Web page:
Furthermore, plan merging through highways is a useful mechanism to deal with adverse events in complex systems. Highways encourage agents to follow specific paths, resulting in the coordination of traffic flows. This is used for the resilience of city evacuations [25], and in current ground procedures at Schiphol Airport [26] where platooning is promoted [27]. Specifically, highways were successfully used with the CBS MAPF algorithm, e.g., in warehouses [28]. However, in all these cases, the highways were fixed and pre-defined, limiting their effectiveness during the potential adaptations of airport surface movement operations. For this reason, two types of adaptive highway mechanisms were used in this research, namely Merging Point Highways and Conflict-Based Highways. These were integrated in the model proposed in this study, in addition to the CBS MAPF algorithm.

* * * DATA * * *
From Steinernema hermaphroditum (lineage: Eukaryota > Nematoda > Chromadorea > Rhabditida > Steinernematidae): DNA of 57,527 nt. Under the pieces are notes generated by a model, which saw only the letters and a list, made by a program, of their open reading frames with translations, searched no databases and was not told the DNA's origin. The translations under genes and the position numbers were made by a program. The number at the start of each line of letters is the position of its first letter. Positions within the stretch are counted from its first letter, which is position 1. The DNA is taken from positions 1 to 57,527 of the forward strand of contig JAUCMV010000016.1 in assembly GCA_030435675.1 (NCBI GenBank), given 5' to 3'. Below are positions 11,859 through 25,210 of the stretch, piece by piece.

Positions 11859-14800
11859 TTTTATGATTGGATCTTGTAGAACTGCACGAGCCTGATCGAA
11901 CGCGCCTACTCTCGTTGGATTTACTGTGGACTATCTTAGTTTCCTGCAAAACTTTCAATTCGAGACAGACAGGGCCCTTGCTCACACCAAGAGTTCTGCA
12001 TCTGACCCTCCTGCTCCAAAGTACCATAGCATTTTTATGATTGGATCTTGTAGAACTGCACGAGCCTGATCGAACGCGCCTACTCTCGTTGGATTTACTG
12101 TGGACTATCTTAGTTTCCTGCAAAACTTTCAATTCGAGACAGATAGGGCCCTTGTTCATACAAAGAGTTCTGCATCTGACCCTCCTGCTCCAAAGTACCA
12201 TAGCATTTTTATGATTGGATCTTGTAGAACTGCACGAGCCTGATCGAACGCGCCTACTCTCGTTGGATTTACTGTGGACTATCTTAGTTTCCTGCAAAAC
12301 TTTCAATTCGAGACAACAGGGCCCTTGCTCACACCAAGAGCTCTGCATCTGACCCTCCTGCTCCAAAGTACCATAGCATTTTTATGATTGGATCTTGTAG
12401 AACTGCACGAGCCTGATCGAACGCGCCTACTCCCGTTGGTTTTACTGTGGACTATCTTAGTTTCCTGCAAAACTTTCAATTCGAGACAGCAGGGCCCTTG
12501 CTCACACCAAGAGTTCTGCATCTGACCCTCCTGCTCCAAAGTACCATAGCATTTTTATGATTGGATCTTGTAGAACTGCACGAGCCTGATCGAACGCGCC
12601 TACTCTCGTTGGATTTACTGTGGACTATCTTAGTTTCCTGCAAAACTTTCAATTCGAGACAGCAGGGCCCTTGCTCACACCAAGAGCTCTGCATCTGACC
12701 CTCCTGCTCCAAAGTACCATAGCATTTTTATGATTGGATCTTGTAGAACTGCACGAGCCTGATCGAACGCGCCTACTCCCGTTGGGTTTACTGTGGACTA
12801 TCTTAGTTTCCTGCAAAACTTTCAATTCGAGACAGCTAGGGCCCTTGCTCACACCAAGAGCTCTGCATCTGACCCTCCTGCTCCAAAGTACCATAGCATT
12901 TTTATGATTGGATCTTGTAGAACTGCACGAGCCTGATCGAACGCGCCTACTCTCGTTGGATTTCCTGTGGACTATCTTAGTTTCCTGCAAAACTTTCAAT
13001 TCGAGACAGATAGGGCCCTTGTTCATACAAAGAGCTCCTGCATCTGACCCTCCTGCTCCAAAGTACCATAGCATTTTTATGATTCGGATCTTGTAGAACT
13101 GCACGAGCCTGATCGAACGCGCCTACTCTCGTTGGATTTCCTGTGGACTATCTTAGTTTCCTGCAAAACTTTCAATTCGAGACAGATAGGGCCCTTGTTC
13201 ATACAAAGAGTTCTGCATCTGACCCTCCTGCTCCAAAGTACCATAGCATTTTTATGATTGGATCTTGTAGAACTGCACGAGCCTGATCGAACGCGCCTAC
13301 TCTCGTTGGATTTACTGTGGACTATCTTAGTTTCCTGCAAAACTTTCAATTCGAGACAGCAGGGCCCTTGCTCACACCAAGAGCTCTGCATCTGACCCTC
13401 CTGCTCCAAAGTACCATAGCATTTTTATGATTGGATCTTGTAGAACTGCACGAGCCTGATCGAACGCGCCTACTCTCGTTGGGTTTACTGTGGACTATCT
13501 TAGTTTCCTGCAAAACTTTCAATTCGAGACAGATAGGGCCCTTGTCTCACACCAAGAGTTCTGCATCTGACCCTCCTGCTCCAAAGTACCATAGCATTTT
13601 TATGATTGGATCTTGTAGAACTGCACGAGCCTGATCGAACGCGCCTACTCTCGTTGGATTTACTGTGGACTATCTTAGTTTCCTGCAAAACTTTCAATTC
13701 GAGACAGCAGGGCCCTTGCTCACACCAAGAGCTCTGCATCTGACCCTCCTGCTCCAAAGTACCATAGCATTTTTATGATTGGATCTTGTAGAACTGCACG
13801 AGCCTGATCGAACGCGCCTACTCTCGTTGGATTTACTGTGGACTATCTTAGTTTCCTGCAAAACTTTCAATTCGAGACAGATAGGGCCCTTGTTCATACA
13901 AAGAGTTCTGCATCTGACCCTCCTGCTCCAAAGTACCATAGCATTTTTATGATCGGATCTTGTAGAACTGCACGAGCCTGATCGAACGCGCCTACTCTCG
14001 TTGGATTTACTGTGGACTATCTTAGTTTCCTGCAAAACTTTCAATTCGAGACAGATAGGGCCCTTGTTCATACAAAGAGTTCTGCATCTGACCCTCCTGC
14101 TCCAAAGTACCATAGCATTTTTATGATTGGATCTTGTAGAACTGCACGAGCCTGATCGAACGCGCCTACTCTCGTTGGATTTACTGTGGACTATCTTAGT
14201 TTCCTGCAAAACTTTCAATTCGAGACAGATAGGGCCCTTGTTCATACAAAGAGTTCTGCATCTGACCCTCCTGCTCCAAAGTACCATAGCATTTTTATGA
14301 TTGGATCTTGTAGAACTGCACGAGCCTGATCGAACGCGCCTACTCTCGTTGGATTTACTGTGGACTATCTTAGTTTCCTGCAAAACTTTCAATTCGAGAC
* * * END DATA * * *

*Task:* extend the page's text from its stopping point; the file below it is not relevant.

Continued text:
An autonomous Multi-Agent System (MAS) model was created based on the layout and airport surface movement operations of Schiphol Airport in the Netherlands. This international airport was chosen as it contains a complex taxiway and runway layout, exhibits 14 runway reconfigurations on average per day [13] and has large traffic volumes. We used eight days of real-world data from Schiphol Airport as the input to the MAS model. Real-world operational situations surrounding runway reconfigurations were simulated using the three distributed planning and coordination mechanisms. Within these simulations, the taxi time and taxi distance indicators were measured, as they are commonly used to characterize airport surface movement operations [29,30,31]. The deviations of these indicators in the transient phase during runway reconfiguration events and in the new rest phase after runway reconfigurations were measured, with respect to the nominal level prior to the runway reconfiguration events. These were compared to the real-world deviations. Therefore, the contribution of the three distributed planning and coordination mechanisms to the resilience of airport surface movement operations was compared to the real-world human operated system and evaluated in a retrospective manner. The results from the autonomous MAS model show that the distributed planning and coordination mechanisms effectively contributed to the resilience of the airport surface movement system. In particular, the results show that the model contributes to significantly more resilient behaviour than the real-world, when considering the taxi time deviations after runway reconfiguration events occurred. Furthermore, the mechanisms proposed within this study have the potential to be implemented in upcoming ground control systems such as Follow-the-Greens [32], which will be further elaborated upon in Section 8.